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I.4. The Shadow Of The Past
One stepping back under the dark shelter of the bulwark, and one standing out
boldly in the yellow light of the moon, the two friends turned face to face on the
deck of the timber-ship, and looked at each other in silence. The next moment
Allan's inveterate recklessness seized on the grotesque side of the situation by
main force. He seated himself astride on the bulwark, and burst out boisterously
into his loudest and heartiest laugh.
"All my fault," he said; "but there's no help for it now. Here we are, hard and fast
in a trap of our own setting; and there goes the last of the doctor's boat! Come out
of the dark, Midwinter; I can't half see you there, and I want to know what's to be
done next."
Midwinter neither answered nor moved. Allan left the bulwark, and, mounting the
forecastle, looked down attentively at the waters of the Sound.
"One thing is pretty certain," he said. "With the current on that side, and the
sunken rocks on this, we can't find our way out of the scrape by swimming, at any
rate. So much for the prospect at this end of the wreck. Let's try how things look
at the other. Rouse up, messmate!" he called out, cheerfully, as he passed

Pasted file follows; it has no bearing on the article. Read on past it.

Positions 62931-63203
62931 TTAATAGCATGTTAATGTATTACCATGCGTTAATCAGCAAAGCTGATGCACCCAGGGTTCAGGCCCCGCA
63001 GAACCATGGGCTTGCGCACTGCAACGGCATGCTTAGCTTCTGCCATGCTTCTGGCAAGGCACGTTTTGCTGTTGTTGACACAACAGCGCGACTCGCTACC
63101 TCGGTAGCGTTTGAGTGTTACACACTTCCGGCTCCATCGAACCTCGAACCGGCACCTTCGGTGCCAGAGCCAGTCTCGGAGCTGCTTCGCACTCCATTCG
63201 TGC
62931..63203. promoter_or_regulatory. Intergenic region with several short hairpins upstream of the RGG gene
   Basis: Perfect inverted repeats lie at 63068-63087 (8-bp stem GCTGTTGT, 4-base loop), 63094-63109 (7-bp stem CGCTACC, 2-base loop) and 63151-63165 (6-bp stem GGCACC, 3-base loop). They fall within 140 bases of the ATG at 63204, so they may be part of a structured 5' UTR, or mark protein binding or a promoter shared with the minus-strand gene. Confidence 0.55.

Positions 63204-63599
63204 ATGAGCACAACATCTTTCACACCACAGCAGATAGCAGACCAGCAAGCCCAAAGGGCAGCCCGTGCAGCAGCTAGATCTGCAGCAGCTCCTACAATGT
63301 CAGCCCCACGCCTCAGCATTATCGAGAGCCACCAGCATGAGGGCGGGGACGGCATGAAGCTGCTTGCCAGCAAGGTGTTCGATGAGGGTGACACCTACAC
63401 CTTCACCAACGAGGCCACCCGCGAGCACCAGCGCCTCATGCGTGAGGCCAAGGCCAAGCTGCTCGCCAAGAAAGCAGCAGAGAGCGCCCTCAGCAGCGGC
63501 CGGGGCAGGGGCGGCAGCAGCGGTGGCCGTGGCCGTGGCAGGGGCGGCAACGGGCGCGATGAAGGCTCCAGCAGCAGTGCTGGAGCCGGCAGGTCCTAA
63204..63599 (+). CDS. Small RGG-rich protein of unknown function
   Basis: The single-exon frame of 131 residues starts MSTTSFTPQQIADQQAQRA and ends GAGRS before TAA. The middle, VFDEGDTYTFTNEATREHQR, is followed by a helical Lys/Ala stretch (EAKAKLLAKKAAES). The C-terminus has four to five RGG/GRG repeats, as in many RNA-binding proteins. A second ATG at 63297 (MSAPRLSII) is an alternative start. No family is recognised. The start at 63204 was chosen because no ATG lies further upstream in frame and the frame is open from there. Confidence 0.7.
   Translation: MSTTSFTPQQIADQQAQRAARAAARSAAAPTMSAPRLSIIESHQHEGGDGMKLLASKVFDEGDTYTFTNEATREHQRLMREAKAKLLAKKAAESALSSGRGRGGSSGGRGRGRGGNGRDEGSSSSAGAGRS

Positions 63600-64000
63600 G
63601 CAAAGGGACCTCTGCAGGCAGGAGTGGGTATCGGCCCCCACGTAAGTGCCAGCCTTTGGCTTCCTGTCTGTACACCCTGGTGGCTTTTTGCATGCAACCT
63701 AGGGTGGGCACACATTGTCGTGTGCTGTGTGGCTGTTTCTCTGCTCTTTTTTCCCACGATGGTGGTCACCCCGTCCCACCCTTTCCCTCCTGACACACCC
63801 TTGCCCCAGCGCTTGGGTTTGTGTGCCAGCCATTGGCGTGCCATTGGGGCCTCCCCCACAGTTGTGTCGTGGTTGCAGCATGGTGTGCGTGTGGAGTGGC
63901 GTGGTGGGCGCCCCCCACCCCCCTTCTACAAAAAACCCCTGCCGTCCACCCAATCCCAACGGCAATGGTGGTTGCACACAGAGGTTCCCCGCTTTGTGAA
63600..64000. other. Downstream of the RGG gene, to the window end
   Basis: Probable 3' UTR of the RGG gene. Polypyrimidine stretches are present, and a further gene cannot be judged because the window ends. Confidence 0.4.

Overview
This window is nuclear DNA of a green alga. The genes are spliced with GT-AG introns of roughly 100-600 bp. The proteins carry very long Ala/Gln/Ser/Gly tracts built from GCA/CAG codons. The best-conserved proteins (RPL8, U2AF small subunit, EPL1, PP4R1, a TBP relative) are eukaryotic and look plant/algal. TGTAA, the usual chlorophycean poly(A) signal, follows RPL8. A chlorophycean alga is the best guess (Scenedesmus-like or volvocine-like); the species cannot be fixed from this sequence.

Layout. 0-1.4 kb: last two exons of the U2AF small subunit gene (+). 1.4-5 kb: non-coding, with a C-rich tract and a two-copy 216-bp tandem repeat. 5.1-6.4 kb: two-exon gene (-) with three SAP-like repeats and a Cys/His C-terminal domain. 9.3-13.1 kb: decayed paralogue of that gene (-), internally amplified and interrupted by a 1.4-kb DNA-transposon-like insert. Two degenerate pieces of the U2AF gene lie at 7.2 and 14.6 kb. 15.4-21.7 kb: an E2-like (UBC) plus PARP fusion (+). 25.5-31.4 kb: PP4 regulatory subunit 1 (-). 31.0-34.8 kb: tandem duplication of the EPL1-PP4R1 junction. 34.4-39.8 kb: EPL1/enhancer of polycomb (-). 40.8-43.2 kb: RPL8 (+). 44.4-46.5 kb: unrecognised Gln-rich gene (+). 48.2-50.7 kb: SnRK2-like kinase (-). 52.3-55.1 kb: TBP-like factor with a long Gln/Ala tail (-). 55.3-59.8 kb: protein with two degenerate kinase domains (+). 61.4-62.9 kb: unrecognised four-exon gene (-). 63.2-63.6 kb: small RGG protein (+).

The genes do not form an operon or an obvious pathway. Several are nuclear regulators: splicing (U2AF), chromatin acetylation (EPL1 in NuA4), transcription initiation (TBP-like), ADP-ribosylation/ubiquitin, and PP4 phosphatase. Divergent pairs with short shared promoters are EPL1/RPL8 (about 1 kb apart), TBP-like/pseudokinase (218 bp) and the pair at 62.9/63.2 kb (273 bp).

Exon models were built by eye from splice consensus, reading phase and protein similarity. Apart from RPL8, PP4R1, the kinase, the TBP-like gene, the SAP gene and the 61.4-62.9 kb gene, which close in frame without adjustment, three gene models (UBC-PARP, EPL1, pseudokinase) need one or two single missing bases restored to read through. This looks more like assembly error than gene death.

Midwinter. "Come and see what the old tub of a timber-ship has got to show us
astern." He sauntered on, with his hands in his pockets, humming the chorus of a
comic song.
His voice had produced no apparent effect on his friend; but, at the light touch of
his hand in passing, Midwinter started, and moved out slowly from the shadow of
the bulwark. "Come along!" cried Allan, suspending his singing for a moment,
and glancing back. Still, without a word of answer, the other followed. Thrice he
stopped before he reached the stern end of the wreck: the first time, to throw aside
his hat, and push back his hair from his forehead and temples; the second time,
reeling, giddy, to hold for a moment by a ring-bolt close at hand; the last time
(though Allan was plainly visible a few yards ahead), to look stealthily behind
him, with the furtive scrutiny of a man who believes that other footsteps are
following him in the dark. "Not yet!" he whispered to himself, with eyes that
searched the empty air. "I shall see him astern, with his hand on the lock of the
cabin door."
The stern end of the wreck was clear of the ship-breakers' lumber, accumulated in
the other parts of the vessel. Here, the one object that rose visible on the smooth
surface of the deck was the low wooden structure which held the cabin door and
roofed in the cabin stairs. The wheel-house had been removed, the binnacle had
been removed, but the cabin entrance, and all that had belonged to it, had been left
untouched. The scuttle was on, and the door was closed.
On gaining the after-part of the vessel, Allan walked straight to the stern, and
looked out to sea over the taffrail. No such thing as a boat was in view anywhere
on the quiet, moon-brightened waters. Knowing Midwinter's sight to be better
than his own, he called out, "Come up here, and see if there's a fisherman within
hail of us." Hearing no reply, he looked back. Midwinter had followed him as far